how being indian made me a feminist
(First published on Zoya’s blog, The Coconut Chronicles)
If there’s one thing our generation is not known for, it’s our ardent enthusiasm for feminism. In fact, claiming that you’re a feminist is more like a kiss of social death than the badge of honour it once was.
The general opinion seems to be that feminism is outdated, unnecessary, and largely irrelevant in this utopia of gender equality that we supposedly live in. Girls recoil from the label, mock the stereotype of ‘hairy-legged feminists’, and swan through their university degrees and full-time employment without much thought of how important it is that they can even occupy the roles of student or worker.
My own feminism has always been ardent. From a relatively young age, I was spouting feminist slogans and reading Kate Millet in my spare time. At no point have I ever questioned the need for feminism, or the relevance of the movement.
I’ve often wondered why it is that I jumped to feminism so quickly, when most of my peers were either ignoring it, or rejecting it (and continue to do so today). Why did I relate to feminist thought in a society where in the most obvious ways, gender equality appeared to exist?
I think my heritage certainly had a huge part to play in my feminist awakening. It’s no secret that developing nations like India (and yes, I do consider it to be developing), lag significantly behind first world countries like Australia when it comes to gender equality, on a myriad of levels. But the discrepancy between genders is more insidious than just a lack of equal opportunities or pay.
Even in my own family, there was a gap between the genders that may have seemed insignificant, but that seriously affected me while I was growing up.
My own parents were fairly good in terms of treating their children equally. With three girls and one boy, they had a fair bit to deal with, and we were all equally encouraged in terms of our educations, career aspirations, hobbies and pursuits. But when it came to cultural norms and behaviours, there was a significant gap.
This was mostly visible when we were with our extended family, when the tasks assigned to each gender became more obviously divided.
For a start, women always spent the majority of their time in the kitchen, cooking and preparing the food. Men, in the meantime, either went out (golf was a big one with my family), sat around, or did outdoorsy things. When a meal was ready, the women would lay it out and the men would always eat first.
Not until every man had served themselves would the women be able to get their own food, which consisted of whatever was left on the table – granted, with the sheer amount that my relatives cook, there was never any real shortage, but the hierarchy still existed and women were definitely a step below men in most regards.
I remember being a kid and going to religious gatherings at a relative’s house where the men and women would be segregated. Nine times out of ten, the men would be in the spacious lounge room while the women and children would be crammed into the kitchen or dining area, half of them cooking while the rest tried to take care of their kids.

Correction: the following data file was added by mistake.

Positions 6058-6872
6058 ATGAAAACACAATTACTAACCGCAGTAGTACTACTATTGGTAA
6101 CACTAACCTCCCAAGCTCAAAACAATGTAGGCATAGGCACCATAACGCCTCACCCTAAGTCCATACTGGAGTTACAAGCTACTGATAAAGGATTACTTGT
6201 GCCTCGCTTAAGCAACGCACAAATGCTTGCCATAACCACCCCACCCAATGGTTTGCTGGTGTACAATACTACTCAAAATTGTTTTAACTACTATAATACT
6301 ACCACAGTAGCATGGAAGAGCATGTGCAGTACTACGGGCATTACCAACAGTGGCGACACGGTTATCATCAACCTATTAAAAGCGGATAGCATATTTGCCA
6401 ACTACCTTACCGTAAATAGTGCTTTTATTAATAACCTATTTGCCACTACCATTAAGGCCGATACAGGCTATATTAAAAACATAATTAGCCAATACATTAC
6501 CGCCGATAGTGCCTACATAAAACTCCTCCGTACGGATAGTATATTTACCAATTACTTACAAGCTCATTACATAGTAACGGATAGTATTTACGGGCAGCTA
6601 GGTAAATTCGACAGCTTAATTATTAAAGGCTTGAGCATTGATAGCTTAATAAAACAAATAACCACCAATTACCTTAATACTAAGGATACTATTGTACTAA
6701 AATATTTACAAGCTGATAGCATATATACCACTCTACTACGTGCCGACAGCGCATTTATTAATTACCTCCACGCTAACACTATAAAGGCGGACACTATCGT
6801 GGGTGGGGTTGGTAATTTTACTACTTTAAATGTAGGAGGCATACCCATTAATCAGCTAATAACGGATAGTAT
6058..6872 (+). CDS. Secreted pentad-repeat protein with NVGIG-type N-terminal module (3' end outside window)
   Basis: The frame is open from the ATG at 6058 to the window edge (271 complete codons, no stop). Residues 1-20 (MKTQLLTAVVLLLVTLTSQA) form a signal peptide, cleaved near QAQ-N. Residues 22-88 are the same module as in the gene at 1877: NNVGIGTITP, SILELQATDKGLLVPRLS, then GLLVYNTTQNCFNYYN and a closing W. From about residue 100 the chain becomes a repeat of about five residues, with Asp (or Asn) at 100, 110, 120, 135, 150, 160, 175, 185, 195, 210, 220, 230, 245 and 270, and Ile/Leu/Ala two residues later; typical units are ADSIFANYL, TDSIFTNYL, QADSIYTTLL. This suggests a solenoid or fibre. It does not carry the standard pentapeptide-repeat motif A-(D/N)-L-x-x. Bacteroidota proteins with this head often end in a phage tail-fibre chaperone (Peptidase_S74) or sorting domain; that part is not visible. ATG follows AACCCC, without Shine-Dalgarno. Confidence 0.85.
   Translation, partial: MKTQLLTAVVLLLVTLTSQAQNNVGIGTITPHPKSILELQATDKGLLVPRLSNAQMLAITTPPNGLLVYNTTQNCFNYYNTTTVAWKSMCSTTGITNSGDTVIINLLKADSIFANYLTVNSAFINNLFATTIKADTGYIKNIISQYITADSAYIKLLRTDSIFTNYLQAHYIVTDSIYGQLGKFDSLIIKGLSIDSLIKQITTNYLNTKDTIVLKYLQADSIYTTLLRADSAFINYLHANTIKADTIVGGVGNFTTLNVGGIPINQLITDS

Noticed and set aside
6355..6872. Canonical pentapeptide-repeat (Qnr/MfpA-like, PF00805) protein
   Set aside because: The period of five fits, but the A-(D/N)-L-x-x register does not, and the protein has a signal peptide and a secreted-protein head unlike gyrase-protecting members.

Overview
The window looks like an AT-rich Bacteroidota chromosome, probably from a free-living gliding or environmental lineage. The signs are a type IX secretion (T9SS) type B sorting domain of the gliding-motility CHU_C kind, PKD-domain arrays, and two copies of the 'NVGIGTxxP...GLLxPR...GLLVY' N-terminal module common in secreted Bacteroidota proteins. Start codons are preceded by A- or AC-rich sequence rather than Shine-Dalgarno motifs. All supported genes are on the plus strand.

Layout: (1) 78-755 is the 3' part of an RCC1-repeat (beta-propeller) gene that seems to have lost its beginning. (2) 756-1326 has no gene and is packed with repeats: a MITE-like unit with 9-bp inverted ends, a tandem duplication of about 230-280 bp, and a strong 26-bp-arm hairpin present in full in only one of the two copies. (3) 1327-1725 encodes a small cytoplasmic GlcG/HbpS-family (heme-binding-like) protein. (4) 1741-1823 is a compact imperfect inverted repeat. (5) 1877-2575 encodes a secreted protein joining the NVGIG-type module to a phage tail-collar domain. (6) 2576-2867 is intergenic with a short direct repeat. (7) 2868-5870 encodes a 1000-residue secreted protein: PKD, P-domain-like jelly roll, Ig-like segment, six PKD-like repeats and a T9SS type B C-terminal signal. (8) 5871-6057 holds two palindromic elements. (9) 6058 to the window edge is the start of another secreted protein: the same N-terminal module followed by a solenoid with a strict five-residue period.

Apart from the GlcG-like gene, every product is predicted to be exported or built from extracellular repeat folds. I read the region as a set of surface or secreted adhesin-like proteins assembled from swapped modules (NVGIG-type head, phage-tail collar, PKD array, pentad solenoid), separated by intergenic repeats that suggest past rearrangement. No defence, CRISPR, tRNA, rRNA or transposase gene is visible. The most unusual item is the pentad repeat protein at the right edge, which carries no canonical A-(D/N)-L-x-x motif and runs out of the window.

As a child, this never actually bothered me. It was fun being with all of my female relatives, and the more time you spent in the kitchen, the more likely you were to steal bits of food hot from the stove. But as I got older, and it started falling to me to help cook and clean, it started grating on my nerves a bit.
For a start, I could often hear my uncles and father talking about interesting topics like politics or the news, and I would never be able to join in (it would have been the height of audacity to try and put my two cents in with my elders, especially male ones). Added to that was the sheer exhaustion of cooking, eating briefly and then immediately diving into cleaning, without much time to breathe.
I don’t know if this is the same situation in other Indian families or households, but growing up I became more and more angry at the injustice of it all, to the point where I could barely get through a single family gathering without having to grit my teeth against the feminist rant building inside me.
And I’m also one of the lucky ones – my parents really do want their girls to do the best for themselves, and have accepted my differences far better than the average Indian family would. For a lot of the Indian girls I know, education was just something that was necessary to help them find a good husband, and in India and Fiji, if a family has tight finances, it’s always the girls who are pulled out of school first.
I think a lot of this is changing these days, slowly but surely. My female cousins are all successful in their own rights, and I’m proud of them for all of their achievements. I know that my own parents accept that things are changing, and these days when I help with cooking and serving, it’s because I want to.
But I guess the reason why I became a feminist at such a young age was because, unlike my Australian peers, I didn’t take equality for granted. It was something I watched evolve, and that I still don’t think has been in any real way achieved within my culture.
It’s easy to write feminism off as a cause from the past, something that remains as a historical movement only. But in my experience, the cause for gender equality is constantly changing and growing, in our own culture and in others.
*I’d also just like to say that this article is not meant as a judgement against my family, or Indian traditions. I understand that, as with most forms of gender inequality, the actions are not necessarily perceived or intended in a prejudiced way – the nature of gender inequality is so insidious and normalised that the harm is rarely recognised until it has already occurred.